Application process

The application process can vary by organzation, position type, and grade level. Generally, the process includes the following steps.

International Organization Hiring Process

You may be informed at any stage of the process that your candidacy was not successful. In this case, don’t be discouraged and apply for other jobs for which you feel qualified.

  1. Application evaluation

    Your application is evaluated in terms of experience, education and skills. If the selection committee determines you meet most or all of the requirements, you may be asked to complete an assessment exercise.

  2. Assessment exercise

    The assessment exercise may be a written exam, a simulation exercise, case study, or another type of job-relevant test. If language fluency is a core requirement of the job, you may be asked to complete the assessment in that language in addition to your native tongue. These assessment exercises are conducted in strict confidence, and you will be informed in advance of the time, type, and length of the assessment.

  3. Competency-based interview

    The competency-based interview can take place either via telephone, video conference, or in person. You will be notified in advance of the time, duration, and means and/or place of the interview as well as of the names of the interview panel members. During the interview, you should highlight your skills, attributes, and experience that are directly related to successful performance in the position.

  4. Selection

    Based on the findings of the evaluation and assessment stages, a pool of qualified candidates is put forward for selection. The pool list is reviewed by an independent body composed of staff and management representatives, who make sure that hiring procedures were followed correctly and that all applicants were considered in a fair, transparent, and objective manner. After the review body has endorsed the list, the head of the department makes a selection.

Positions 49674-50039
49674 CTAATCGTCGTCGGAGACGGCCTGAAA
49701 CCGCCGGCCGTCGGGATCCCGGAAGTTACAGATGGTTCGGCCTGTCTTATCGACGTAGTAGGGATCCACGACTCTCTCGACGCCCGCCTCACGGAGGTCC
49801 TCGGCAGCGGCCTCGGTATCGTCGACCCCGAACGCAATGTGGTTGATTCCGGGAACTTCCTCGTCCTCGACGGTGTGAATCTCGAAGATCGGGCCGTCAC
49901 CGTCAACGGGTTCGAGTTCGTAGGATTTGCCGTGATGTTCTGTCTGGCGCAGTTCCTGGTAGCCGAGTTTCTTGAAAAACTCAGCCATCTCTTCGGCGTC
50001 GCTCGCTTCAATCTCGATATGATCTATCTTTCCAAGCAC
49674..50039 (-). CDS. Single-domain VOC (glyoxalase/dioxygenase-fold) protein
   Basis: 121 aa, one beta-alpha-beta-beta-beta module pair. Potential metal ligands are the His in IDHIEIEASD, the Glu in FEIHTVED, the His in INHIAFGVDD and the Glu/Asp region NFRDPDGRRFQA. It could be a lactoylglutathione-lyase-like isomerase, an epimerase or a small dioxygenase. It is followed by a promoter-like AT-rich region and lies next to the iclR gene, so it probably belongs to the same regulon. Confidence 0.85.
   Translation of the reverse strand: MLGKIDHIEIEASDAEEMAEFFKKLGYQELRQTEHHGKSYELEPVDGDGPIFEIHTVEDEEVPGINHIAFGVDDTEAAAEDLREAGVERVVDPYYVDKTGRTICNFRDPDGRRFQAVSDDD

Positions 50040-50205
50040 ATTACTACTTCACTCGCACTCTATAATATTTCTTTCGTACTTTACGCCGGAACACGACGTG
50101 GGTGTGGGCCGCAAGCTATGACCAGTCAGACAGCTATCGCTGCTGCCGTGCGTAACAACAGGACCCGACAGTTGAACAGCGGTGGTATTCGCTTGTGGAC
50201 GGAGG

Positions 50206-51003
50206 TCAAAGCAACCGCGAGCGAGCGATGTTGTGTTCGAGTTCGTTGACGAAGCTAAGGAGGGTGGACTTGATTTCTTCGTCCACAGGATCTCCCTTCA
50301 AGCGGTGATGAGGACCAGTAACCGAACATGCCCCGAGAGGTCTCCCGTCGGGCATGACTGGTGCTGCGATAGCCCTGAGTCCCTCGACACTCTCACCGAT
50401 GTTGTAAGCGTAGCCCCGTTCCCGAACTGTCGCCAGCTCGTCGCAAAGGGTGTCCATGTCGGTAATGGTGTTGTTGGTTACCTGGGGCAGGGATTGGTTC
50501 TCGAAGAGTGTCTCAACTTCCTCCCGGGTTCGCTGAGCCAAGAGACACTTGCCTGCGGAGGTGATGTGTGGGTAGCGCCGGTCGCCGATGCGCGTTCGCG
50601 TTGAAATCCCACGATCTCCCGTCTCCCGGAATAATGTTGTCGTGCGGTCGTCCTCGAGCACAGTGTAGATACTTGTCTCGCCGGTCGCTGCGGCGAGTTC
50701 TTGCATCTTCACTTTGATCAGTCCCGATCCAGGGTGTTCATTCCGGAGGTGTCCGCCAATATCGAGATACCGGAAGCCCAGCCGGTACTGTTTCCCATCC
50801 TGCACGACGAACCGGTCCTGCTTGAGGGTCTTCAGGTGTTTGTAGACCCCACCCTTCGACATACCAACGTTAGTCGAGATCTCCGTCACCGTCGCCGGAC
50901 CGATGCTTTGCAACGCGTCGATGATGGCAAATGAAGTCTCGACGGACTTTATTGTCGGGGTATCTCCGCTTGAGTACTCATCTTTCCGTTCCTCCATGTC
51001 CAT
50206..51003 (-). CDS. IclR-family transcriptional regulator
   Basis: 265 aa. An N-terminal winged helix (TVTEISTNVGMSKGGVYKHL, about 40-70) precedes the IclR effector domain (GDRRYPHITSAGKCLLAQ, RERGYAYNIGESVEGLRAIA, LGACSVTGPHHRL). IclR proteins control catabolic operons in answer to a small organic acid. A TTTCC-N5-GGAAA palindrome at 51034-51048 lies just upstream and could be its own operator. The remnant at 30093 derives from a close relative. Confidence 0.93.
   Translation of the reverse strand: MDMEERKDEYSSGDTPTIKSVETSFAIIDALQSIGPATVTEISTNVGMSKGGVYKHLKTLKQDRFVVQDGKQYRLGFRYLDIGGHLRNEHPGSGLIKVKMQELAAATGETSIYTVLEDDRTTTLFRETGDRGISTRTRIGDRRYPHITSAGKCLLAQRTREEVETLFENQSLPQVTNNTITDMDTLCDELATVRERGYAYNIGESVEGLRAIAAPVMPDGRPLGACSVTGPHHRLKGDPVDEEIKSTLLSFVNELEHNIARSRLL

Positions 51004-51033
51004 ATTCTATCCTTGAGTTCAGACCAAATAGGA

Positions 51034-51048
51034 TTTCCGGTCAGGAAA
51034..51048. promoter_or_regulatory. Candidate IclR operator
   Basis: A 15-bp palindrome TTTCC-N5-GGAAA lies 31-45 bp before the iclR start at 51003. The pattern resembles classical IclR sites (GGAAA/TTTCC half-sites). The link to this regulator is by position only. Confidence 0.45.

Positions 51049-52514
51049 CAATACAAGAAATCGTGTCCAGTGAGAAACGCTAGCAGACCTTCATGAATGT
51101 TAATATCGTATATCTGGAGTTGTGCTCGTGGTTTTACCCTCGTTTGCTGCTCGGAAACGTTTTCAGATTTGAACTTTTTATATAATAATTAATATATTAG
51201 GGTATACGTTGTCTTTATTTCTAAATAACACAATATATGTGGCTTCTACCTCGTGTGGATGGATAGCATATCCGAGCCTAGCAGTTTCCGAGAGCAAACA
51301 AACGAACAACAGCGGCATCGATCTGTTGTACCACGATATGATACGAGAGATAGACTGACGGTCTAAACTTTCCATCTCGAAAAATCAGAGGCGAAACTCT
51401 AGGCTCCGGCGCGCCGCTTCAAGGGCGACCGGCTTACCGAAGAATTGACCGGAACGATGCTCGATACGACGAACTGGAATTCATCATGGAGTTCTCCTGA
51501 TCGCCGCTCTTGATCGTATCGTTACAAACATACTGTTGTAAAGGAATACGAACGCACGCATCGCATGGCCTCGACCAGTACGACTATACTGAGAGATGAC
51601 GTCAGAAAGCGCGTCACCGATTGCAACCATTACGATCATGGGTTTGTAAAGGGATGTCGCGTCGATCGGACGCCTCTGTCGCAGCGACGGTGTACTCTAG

If you are the selected candidate, you will be offered the job.

    If you were in the qualified candidate pool but you were not selected for this particular job opening, you may be informed that you will be added to the roster. See understanding the roster for more about what this means.

Understanding the roster

A roster is a pool of candidates who were previously determined to be qualified for a position but were not selected. Future positions in the same job family and at the same grade may be offered to roster candidates without going through the whole application process again.

Your spot on the roster is limited to two years for men and three years for women. Once you are included in a roster, you will be regularly contacted by e-mail to confirm your continued interest in upcoming job openings. You may also choose to temporarily put on hold or permanently withdraw your roster candidature.

While on the roster, you should continue to apply for job openings for which you feel qualified.

Short-list support

If you are “short-listed” for a position, please contact us so we can assess the status of your application. The definition of what being short-listed means varies between international organizations, but it typically indicates that you will be invited to interview and are considered to be a finalist for the position.

Appointments based on gender and geographic balance

To enable as many member states as possible to have their nationals represented on the professional staffs, the UN and some other international organizations consider geographic balance when filling vacancies. This may be based on an agency-specific formula for determining the “desirable range” of equitable representation of member state nationals on their staff. Factors may include member states’ financial contributions, their population, and membership category.

Gender balance may also be considered as a factor in hiring to achieve more equitable representation in professional and senior posts.

Additional resources

There are many interview preparation videos and tips from UN offices, HR professionals, and individual UN employees available on the internet that you might find useful. The links below were recommended by previous candidates but are not official U.S. government resources.

UN Competency-based Interview Tips

UN Competency-based Interview Videos